So I'm using Allegro 5 to write a game. I wanted to know what exactly what goes into the Engine itself and how all the different components interact. The way I was originally doing it I had a Game Object that brought everything together such as the Input Object, Graphics Object, etc. That's nice and all but I don't feel as though a single Object should control everything. So that led me to do some research and I came across using a Messaging System to communicate between different objects. Here's how I would implement this:
I'd have a Messaging class that handles all messages between the Objects. The Messaging class would have a method with two template classes and one int or string as parameters to handle the communication. First template class would be the sender. Second would be the recipient. And the string would be used to index through a container holding all of the objects to identify the desired recipient. Does this sound like a good starting point? I've been trying to implement this but it's never been turning out right. I can't seem to create a suitable messaging system mainly because I never have before. And because like I said above, I don't really know what classes actually need to communicate. This will be my first "thought-through" game.
A wise poster once told me, "do whatever you need to do to make the game". At this point you have no idea what even constitutes an engine in the first place, don't worry about how to do it right. I guarantee you will do it wrong and rewrite it a few times, but it will be much more beneficial to you than getting it right from the start.
I guarantee you will do it wrong and rewrite it a few times
L B, the amount of correct in that collection of words...
My level editor isn't a general purpose engine, it's made pretty specific towards making levels for just my game. However, I've rewritten the thing three times now. Probably will finally settle down on this one, as I'm happy with it. Three times though, full rewrites. Not " I'm going cut part of this out and redo it", I mean I full on dropped the whole thing and started over.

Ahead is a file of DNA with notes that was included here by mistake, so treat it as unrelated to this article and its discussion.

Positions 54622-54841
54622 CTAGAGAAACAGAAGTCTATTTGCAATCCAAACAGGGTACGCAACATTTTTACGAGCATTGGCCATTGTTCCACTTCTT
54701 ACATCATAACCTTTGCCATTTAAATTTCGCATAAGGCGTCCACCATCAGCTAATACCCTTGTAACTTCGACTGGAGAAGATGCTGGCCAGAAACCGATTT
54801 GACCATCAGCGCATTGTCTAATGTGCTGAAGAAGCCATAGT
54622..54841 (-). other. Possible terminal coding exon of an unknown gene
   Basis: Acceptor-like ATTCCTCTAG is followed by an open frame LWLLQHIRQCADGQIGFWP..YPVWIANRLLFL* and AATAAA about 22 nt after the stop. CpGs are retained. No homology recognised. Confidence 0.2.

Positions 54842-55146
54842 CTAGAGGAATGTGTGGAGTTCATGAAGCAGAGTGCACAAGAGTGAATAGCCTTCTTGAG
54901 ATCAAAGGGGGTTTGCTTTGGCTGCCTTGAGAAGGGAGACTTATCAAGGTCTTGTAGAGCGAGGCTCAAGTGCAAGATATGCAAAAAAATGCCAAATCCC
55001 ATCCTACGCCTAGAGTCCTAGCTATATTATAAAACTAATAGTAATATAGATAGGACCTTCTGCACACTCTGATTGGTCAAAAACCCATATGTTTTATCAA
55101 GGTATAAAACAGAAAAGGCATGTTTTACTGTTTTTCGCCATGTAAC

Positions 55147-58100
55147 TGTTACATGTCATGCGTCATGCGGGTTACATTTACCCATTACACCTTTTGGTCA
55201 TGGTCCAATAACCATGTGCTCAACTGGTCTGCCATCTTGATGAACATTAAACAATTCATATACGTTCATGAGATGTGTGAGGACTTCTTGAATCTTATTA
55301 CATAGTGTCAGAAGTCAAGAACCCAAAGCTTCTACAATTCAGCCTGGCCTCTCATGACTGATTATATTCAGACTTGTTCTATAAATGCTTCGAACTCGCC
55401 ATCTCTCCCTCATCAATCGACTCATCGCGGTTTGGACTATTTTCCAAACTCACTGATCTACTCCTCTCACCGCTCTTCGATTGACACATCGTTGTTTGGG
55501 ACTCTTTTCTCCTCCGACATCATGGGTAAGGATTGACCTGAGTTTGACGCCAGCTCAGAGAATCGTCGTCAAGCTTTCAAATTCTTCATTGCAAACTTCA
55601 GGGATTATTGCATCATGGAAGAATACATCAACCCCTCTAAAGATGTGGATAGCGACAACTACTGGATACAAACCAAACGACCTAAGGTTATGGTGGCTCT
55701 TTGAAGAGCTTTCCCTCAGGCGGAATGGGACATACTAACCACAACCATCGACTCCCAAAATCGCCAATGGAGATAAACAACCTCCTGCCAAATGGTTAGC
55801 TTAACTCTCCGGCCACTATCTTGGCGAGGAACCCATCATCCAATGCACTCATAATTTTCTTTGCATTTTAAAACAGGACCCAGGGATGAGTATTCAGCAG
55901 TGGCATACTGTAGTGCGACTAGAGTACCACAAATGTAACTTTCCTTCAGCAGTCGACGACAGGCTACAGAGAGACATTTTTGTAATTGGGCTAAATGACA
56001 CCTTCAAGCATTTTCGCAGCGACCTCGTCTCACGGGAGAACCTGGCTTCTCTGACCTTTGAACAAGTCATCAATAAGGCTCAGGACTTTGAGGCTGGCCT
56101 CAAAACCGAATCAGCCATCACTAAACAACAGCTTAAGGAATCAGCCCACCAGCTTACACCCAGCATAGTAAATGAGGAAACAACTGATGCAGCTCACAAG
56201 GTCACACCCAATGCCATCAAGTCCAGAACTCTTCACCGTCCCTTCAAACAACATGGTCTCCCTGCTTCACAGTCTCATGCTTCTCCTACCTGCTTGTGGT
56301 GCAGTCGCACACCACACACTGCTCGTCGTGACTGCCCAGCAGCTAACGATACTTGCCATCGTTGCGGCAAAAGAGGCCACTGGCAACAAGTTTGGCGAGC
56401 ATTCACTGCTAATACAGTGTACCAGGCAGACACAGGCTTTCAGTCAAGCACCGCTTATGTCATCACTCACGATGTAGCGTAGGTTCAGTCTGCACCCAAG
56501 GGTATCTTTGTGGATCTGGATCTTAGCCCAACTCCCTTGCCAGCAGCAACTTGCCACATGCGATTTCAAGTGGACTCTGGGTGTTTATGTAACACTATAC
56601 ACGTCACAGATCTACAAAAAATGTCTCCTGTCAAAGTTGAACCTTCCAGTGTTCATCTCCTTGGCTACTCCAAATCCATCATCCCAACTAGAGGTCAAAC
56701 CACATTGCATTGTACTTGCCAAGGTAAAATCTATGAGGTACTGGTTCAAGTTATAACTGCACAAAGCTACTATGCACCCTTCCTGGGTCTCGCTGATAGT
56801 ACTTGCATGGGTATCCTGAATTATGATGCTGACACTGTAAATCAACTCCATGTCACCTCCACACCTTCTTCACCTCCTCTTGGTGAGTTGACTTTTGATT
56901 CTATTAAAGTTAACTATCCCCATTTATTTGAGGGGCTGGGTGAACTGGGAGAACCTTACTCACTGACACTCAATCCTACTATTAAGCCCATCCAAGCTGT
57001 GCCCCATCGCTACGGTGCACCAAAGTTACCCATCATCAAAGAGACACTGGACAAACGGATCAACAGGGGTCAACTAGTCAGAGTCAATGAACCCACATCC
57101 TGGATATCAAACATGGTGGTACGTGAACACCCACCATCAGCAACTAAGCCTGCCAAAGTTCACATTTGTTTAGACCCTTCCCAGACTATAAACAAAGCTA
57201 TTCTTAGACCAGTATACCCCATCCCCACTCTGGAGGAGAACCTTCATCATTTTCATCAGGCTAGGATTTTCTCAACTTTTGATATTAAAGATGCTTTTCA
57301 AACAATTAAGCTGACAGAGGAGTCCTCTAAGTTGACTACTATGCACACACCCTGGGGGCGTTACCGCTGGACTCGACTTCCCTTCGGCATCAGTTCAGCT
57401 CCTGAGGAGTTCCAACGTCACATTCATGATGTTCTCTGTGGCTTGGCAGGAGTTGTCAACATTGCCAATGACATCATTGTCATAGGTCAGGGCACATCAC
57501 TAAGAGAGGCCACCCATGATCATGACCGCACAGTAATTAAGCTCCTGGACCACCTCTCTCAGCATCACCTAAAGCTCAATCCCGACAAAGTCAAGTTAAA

Yeah, that's where one practice of making software called modularity fits in. Nowadays I try to write my code so that things have a reasonable amount of independence, and don't assume too much on how they'll be used. You can accidentally end up creating a god class, or a perhaps a system that is really painful to change due to really tight connections between parts of your program.
That's exactly what happens. I end up making each different component rely to heavily on other components and before you know it everything relies on everything else basically. I want things to be as decoupled as possible but somehow everything ends up getting tied together.
The idea that I have come across with making game engines is this: Make games, not engines. Just make sure to make it modular, so you can separate the various classes and it still works fine. This means that eventually the games that I make become faster and easier, because I can just pull out ready-made classes that I have made in previous games, and maybe modify them a bit to fit in with the overall theme of the game.
Just because it's 2d doesn't mean you can't spend an enormous amount of time working on it. If you wanted to make an engine like Gamemaker, you'd be in a for very long project. I think people take the "2d is simple" thing too far. Relative to 3d yes it's easy, but it's still not a simple walk in the park. (Of course this can depend on your lib, difficulty of pure openGL vs a lib like Allegro/SDL/SFML is noticeable)
Keep your engine focused on making the game you want, as L B said, you need more experience before you can make general purpose ones in a well manner.